directory
Three Rivers founder's lost memoir published
by Matt Naber
Jul 08, 2013 | 1148 views | 0 0 comments | 37 37 recommendations | email to a friend | print
Contributed photo
Janis and Richard Hudson presented a book to Charles R. Tips' youngest and last living child, Eugenia (Tips) Cross-Niles, 91.  She attended Three Rivers school first through eighth grade and currently lives in Dallas.  She plans to attend the all school reunion on Sept. 21 and the unveiling of the Cunningham marker on Sept. 22 at 2 p.m.
Contributed photo Janis and Richard Hudson presented a book to Charles R. Tips' youngest and last living child, Eugenia (Tips) Cross-Niles, 91. She attended Three Rivers school first through eighth grade and currently lives in Dallas. She plans to attend the all school reunion on Sept. 21 and the unveiling of the Cunningham marker on Sept. 22 at 2 p.m.
slideshow
The lost memoir of Three Rivers founder Charles Tips has been recovered and published in its original format with original early 20th century photographs from the town’s early years by Live Oak history experts Richard and Janis Hudson.

Tips wrote the memoir in 1963 in preparation for Three Rivers’ 50th anniversary at the request of local writer Viola Adlof who was assembling the anniversary’s brochure. She used excerpts from the manuscript to assemble the brochure, but lost it afterwards.

Adlof later wrote that she lent the manuscript to a friend to read but couldn’t remember who.

“She used bits and pieces from it and a neighbor asked to read the manuscript and they lost contact and it was lost for the next 50 years,” Richard said.

“Richard was speechless because everyone had been looking for 50 years,” Janis added. “Viola wrote that the manuscript was borrowed and couldn’t remember who it was; to name that person would open a Pandora’s box.”

The manuscript was found while the Hudsons were doing research for their other book on this history of Live Oak County. They said they interviewed almost 100 families and spent three years researching for the Live Oak book and one of their interviews uncovered the manuscript.

“We understand why things like that happen, but in a small town it could be embarrassing,” Richard said. “The lady had all these boxes...it remains a mystery who had it.”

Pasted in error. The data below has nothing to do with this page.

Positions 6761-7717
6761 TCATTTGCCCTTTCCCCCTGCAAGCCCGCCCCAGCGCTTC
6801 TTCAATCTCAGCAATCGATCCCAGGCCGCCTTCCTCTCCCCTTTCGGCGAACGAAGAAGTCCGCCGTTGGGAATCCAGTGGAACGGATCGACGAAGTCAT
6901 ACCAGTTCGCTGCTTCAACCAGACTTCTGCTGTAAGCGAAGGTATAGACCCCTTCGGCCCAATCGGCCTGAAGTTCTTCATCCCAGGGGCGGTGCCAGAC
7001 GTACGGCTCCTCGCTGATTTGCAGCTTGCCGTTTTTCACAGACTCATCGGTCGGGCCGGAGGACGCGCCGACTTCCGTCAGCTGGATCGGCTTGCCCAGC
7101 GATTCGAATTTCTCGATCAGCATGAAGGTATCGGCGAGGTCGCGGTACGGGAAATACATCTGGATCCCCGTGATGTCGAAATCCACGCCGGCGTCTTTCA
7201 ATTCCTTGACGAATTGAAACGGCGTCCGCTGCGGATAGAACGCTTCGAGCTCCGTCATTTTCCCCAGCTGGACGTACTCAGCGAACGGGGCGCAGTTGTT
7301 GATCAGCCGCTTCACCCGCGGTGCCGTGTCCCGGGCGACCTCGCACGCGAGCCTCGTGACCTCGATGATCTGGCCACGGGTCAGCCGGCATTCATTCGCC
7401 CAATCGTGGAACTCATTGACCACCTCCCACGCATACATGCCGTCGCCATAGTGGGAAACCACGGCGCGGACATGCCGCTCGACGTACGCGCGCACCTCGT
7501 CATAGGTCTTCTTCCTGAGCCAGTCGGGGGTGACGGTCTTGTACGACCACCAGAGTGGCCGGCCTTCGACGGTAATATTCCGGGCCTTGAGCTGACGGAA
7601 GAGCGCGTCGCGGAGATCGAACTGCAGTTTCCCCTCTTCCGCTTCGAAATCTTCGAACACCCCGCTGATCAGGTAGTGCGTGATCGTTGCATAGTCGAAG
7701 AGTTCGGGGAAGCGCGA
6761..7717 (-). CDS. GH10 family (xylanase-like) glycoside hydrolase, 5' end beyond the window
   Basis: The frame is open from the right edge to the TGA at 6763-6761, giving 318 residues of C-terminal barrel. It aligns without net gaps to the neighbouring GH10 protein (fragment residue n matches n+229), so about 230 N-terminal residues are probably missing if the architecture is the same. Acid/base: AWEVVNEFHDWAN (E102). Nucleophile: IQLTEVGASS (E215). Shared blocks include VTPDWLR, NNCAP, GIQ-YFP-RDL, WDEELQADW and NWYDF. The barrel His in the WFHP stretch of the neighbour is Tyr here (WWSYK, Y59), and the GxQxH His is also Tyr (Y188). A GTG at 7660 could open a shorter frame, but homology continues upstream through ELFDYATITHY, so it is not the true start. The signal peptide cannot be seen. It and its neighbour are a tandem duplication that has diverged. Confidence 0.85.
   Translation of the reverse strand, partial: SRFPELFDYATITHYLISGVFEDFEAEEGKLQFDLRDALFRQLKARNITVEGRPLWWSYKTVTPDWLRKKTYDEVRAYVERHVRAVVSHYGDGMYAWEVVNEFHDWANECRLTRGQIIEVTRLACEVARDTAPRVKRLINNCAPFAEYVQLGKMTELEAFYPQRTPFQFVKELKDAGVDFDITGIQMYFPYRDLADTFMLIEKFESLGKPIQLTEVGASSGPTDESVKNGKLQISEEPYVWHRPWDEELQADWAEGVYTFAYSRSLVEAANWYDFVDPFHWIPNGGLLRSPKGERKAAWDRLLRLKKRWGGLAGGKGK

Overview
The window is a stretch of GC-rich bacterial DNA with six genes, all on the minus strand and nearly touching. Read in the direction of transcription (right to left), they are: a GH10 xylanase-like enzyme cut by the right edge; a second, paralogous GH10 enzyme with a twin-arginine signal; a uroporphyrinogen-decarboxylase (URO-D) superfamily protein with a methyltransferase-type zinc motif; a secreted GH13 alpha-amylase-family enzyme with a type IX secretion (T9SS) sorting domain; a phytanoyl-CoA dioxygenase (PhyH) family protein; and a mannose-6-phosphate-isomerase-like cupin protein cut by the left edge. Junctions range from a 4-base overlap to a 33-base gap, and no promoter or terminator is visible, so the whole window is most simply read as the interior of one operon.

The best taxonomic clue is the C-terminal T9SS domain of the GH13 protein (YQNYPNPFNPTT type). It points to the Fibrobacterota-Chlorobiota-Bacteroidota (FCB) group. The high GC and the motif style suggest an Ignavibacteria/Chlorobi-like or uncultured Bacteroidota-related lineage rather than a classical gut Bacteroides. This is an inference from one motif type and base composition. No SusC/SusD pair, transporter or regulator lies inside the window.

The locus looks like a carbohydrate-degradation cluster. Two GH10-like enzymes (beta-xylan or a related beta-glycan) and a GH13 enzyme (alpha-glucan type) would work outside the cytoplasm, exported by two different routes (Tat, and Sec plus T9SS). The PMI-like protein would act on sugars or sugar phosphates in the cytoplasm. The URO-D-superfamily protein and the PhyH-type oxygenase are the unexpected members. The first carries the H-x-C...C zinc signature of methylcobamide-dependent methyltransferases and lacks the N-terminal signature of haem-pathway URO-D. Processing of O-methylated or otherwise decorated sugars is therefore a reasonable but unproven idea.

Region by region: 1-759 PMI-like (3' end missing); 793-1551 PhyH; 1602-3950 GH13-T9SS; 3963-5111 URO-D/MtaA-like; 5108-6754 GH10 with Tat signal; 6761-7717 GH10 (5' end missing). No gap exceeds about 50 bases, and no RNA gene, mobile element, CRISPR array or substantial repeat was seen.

The Hudsons cross-referenced the found memoir with some typewritten pages provided by Tips’ granddaughter Eugenia Cross-Thorn and excerpts from Adlof’s brochure.

They said the memoir revealed a few unexpected surprises such as the root of the rivalry between Three Rivers and George West. The rivalry started basically when the towns were founded because Three Rivers had a one-year head start.

“One of the most amazing things to me was how mature men felt comfortable following him,” Janis said. “His youth was not looked down on; they readily accepted the insight and ingenuity they recognized in him.”

Another surprise for the Hudsons came from learning how the streets in Three Rivers got their names. Janis said she thought Church Street had its name because there were churches on it, but it actually spurred from a man named Church.

The first batch of 50 copies were sold as a special collectors edition on May 4 and the Hudsons said it went over so well that they decided to print more. Publication began about two weeks ago and copies are available at www.historyraven.com.

Although the Hudsons live in Keller, they often stay with Richard’s cousin in George West continuing their work with local history. They said sale of the books funds their research.

“The very best friends I made in college were from Three Rivers. It was the most wonderful home I had known and these people are my lifetime friends. I had a love for this area even before I met Richard,” Janis said.
Comments
(0)
Comments-icon Post a Comment
No Comments Yet